Breach Of Trust
( Originally Published 1918 )
Breach of trust is the wilful misappropriaton of personal property by one who has been intrusted with its possession in confidence.
As Distinguished from Larceny.—The cases where personal property is taken by a person to whom it has been intrusted, and who converts it to his own use, present very nice discriminations between ordinary breaches of trust and outright larceny.
If a person has property in goods, and a right to the possession of them, he cannot, unless in very exceptional cases, commit the crime of larceny in taking them.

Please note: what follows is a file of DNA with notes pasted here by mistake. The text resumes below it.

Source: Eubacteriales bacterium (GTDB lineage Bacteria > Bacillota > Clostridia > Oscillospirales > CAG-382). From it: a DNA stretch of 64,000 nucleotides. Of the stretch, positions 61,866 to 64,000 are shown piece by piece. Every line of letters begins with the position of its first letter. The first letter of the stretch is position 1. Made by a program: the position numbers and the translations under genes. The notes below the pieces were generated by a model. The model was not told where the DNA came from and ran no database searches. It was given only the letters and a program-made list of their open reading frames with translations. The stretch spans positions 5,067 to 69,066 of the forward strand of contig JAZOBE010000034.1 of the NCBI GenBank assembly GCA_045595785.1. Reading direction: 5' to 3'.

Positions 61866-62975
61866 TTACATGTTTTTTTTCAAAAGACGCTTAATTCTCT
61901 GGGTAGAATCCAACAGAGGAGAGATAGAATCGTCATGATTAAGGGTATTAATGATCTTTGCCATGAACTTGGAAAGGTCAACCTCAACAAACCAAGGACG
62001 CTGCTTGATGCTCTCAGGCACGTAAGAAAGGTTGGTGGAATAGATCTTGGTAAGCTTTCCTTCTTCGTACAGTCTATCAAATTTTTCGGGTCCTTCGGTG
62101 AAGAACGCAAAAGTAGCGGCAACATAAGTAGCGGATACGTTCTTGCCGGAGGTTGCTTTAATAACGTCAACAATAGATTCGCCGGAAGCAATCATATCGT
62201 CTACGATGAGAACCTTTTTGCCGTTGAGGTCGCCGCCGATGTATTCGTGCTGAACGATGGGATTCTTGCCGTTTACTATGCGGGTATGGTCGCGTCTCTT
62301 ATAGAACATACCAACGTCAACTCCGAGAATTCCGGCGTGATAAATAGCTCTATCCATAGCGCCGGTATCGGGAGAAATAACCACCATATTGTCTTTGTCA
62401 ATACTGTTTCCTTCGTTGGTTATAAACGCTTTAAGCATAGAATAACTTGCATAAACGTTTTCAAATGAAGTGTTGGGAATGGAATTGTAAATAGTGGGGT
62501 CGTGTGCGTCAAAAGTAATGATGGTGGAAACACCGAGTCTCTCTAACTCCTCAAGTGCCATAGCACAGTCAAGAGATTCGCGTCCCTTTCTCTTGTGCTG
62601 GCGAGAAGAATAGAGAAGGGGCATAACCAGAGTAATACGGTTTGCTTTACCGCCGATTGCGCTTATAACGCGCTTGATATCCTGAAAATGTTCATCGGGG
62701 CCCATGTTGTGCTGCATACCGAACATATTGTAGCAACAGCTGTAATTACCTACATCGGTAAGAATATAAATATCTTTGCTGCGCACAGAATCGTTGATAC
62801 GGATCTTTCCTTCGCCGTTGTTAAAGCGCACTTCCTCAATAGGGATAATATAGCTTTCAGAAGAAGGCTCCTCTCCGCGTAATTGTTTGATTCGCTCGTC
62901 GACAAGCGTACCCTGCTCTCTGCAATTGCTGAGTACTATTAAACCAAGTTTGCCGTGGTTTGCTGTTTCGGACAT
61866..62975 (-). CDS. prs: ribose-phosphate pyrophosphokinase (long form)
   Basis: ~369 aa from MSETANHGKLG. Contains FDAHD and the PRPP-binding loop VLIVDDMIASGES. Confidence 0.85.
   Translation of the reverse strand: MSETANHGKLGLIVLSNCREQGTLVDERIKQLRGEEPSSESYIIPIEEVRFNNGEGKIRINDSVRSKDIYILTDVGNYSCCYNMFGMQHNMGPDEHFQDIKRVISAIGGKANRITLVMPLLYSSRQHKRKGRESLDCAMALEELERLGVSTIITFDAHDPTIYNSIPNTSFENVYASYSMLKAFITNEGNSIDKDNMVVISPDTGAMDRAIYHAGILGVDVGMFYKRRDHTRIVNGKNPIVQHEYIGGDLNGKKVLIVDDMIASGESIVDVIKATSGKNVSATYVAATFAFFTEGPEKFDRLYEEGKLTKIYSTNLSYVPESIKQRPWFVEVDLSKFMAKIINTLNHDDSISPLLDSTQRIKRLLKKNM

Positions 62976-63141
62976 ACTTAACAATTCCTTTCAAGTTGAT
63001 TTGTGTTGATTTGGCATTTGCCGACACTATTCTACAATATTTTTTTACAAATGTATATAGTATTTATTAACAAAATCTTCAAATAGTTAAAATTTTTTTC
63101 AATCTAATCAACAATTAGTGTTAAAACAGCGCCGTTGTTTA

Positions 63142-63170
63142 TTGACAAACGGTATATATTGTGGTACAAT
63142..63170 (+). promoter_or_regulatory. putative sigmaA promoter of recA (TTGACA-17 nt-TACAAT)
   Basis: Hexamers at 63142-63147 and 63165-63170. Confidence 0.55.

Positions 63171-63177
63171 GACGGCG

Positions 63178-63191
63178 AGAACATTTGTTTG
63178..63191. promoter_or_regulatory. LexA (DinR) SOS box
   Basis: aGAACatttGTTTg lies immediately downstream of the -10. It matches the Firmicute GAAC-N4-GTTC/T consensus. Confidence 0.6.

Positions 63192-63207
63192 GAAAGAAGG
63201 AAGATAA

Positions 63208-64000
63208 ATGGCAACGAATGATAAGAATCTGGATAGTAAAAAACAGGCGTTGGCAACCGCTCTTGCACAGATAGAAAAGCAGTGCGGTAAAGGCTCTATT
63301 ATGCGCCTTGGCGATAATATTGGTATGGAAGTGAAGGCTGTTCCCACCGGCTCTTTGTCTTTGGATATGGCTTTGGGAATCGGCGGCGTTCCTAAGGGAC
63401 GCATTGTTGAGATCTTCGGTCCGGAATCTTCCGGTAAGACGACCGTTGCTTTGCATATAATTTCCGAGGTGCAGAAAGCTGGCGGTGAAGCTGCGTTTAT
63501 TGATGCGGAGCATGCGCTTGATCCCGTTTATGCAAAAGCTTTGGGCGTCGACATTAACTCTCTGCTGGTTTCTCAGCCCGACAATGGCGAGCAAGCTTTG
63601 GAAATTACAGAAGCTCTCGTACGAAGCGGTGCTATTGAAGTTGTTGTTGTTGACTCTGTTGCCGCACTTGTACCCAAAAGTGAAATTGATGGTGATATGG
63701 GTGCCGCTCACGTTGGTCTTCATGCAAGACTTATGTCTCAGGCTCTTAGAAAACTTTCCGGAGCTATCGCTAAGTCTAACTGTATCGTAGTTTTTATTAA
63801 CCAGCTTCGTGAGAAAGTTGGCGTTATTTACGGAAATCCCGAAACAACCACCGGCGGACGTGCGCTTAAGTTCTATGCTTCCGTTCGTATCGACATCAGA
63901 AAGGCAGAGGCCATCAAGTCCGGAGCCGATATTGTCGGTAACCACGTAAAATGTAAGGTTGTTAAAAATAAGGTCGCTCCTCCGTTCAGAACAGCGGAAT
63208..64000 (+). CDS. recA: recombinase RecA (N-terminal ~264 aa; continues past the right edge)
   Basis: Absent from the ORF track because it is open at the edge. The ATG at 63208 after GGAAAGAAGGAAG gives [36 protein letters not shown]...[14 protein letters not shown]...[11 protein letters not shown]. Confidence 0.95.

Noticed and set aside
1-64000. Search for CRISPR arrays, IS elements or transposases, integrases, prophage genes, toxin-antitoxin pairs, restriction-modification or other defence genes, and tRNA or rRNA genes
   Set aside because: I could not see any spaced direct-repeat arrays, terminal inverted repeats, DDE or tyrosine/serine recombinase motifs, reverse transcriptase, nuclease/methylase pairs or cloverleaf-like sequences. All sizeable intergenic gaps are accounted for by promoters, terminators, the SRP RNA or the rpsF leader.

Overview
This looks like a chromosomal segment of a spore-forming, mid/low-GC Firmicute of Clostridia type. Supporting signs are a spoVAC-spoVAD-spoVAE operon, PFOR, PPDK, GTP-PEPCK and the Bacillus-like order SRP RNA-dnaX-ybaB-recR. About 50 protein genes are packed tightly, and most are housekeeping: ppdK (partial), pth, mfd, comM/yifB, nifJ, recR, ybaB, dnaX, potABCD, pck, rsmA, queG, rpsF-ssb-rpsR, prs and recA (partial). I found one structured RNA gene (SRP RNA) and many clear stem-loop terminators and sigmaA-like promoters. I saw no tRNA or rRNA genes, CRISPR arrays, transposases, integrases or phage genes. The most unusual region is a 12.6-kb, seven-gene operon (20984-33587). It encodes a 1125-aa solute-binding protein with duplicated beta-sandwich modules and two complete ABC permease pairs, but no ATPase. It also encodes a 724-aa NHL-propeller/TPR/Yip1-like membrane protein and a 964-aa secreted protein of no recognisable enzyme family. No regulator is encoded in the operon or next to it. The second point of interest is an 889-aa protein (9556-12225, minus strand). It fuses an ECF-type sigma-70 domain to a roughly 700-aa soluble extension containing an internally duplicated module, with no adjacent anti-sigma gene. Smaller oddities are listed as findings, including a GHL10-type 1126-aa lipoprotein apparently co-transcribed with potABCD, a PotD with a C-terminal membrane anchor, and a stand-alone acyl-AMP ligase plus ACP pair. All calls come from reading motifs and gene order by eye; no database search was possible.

The courts generally lean toward construing the offense to be larceny; and not merely a breach of trust, where the party gains possession by some false pretense, with the original intent to steal.
That is to say, a bailee who fraudulently converts the property intrusted to him to his own use or benefit or profit, is likely to be held guilty not simply of a breach of trust, which is only a trespass, but of larceny, or embezzlement, which are crimes.